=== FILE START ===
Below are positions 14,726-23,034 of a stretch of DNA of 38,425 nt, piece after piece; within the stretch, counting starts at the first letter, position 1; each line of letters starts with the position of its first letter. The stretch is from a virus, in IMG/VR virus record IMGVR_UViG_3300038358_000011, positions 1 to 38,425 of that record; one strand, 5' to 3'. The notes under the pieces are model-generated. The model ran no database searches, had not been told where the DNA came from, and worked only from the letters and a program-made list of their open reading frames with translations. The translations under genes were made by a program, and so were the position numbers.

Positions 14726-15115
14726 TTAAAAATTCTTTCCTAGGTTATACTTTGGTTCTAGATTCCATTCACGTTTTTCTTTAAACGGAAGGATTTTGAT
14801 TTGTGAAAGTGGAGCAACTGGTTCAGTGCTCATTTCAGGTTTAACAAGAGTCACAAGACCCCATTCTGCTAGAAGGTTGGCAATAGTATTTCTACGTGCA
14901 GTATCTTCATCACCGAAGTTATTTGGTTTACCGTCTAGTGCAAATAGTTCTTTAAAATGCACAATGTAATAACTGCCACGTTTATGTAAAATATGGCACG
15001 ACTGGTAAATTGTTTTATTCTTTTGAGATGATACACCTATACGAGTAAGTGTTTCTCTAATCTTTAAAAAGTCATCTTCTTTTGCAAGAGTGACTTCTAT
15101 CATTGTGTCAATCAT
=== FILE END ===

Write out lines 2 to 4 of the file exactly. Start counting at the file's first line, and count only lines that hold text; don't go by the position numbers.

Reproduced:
Positions 14726-15115
14726 TTAAAAATTCTTTCCTAGGTTATACTTTGGTTCTAGATTCCATTCACGTTTTTCTTTAAACGGAAGGATTTTGAT
14801 TTGTGAAAGTGGAGCAACTGGTTCAGTGCTCATTTCAGGTTTAACAAGAGTCACAAGACCCCATTCTGCTAGAAGGTTGGCAATAGTATTTCTACGTGCA